Sebastian Vettel is just two victories shy of equalling a record many thought would never be touched after his latest triumph in today’s inaugural Indian Grand Prix.
For the first time in his career the Red Bull star achieved Formula One’s grand chelem of pole, win, fastest lap and leading for every single lap, to further underline his dominant campaign.
In the end, Vettel finished a comfortable 8.4secs ahead of Jenson Button in his McLaren to take the chequered flag for the 11th time in his career to leave him two wins shy of Michael Schumacher’s 2004 mark of 13.
Again, though, arguably the major talking point to emerge from the race was yet another incident involving Ferrari's Felipe Massa and McLaren's Lewis Hamilton.
On this occasion the four-man stewards’ panel laid the blame, and rightly so, at the door of Massa as the duo, inextricably drawn to one another this season, collided for the sixth time.
Their latest coming-together unfolded on lap 24, just as Hamilton had dived down the inside of Massa on the approach into the left-handed turn five as he attempted to claim fifth place.
The Brazilian, however, swiped across the Briton, and for the most part emerged unscathed, unlike Hamilton who was forced to pit for a new front wing.
Unsurprisingly, the stewards – that included Johnny Herbert – called an investigation, and very quickly opted to hand Massa a drive-through penalty which he served at the end of lap 31.
Four laps later, though, his race was run, and likely Hamilton will feel justice was served, and quite remarkably in a mirror-image of what unfolded at the end of qualifying.
On that occasion Massa ran over a strip of concrete – that has been given the unconventional nickname ’sausage’ – that runs behind the corners and are designed to prevent drivers from cutting them.
The incident, at turn seven, resulted in Massa breaking the front- right suspension of his Ferrari, after which he then ran into the gravel and a tyre wall.
Today, it was turn eight that caught out Massa, only this time the damage occurred to the front-left suspension, retiring soon after on track.
Prior to the incident, Hamilton had an outside shot at the podium, but after it his race was compromised, leaving him to trundle home seventh, more than 84 seconds behind Vettel.
At least there was a comical moment as cameras picked up footage from inside the McLaren garage where Rowan Atkinson was a guest, the funnyman pulling his usual rubber-faced expressions at the moment the duo collided.
Either side of their clash, India’s debut was hardly the most riveting of races because try as he might, Button could not get close enough to Vettel.
After the Briton had passed Alonso into turn one, then Webber into turn four on the first lap, trading places with the Australian over the next two laps, his one-two with Vettel never altered.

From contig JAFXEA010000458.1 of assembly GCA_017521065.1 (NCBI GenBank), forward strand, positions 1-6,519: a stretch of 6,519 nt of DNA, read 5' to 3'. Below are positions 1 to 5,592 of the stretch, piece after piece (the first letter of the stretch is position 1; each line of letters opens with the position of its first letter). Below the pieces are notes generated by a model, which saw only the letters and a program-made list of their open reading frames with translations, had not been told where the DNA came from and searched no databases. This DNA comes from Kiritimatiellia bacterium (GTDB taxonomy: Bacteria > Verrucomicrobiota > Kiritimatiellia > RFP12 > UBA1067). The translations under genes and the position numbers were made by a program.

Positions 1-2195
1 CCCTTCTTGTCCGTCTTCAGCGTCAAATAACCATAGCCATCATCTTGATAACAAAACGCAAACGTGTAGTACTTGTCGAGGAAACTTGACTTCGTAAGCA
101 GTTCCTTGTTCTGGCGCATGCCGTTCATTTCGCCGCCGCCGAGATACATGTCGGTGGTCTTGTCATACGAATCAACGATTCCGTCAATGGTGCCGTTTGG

The German then consistently managed to keep the gap between them hovering between three and five seconds before finally opening up a cushion over the closing stages.
In the end it was another comfortable victory for Vettel to further cement his dominance on a one-sided campaign, leaving him with just records to aim for in the final two races.
Behind the leading duo, pit-stop strategy in the second round at two-thirds distance, allowed Fernando Alonso to claim third in his Ferrari from Red Bull’s Mark Webber, still without a win this year.
Then came the Mercedes duo of Schumacher and Nico Rosberg, followed by Hamilton, with Toro Rosso’s Jaime Alguersuari, Bruno Senna for Renault and Force India’s Adrian Sutil claiming the minor places.
After a podium celebration which saw Vettel temporarily blind technical guru Adrian Newey with champagne, he was typically modest after his achievements on track.
“It was a very good race,” he said. “I enjoyed the time in the lead, I had a little bit of a fight with Jenson who strangely kept closing in at the pit stops.
“All in all it was a very smooth race, the car was well balanced.”
Vettel paid tribute to Wheldon and Simoncelli, adding: “I’ve a little bit of mixed emotions.
“I’m very proud to be the first winner of the Indian Grand Prix, but then on the other hand we recently lost two of our mates.
“I didn’t know Dan Wheldon, but he was big in motorsport, and then this year I got to know Marco Simoncelli, so our thoughts are with them at the moment.”
Button and Alonso echoed the sentiments, with the former stating: “It’s been a tough weekend for everyone after the two fatalities.
“I knew Dan very well, so this is a very sad day for motorsport.
“We should dedicate this first Indian race to Dan and Marco, a super-talented guy, the most amazing guy to ride on a bike.”
Alonso added: “As Jenson and Sebastian said, a tough weekend, and out thoughts are with Dan and Marco.”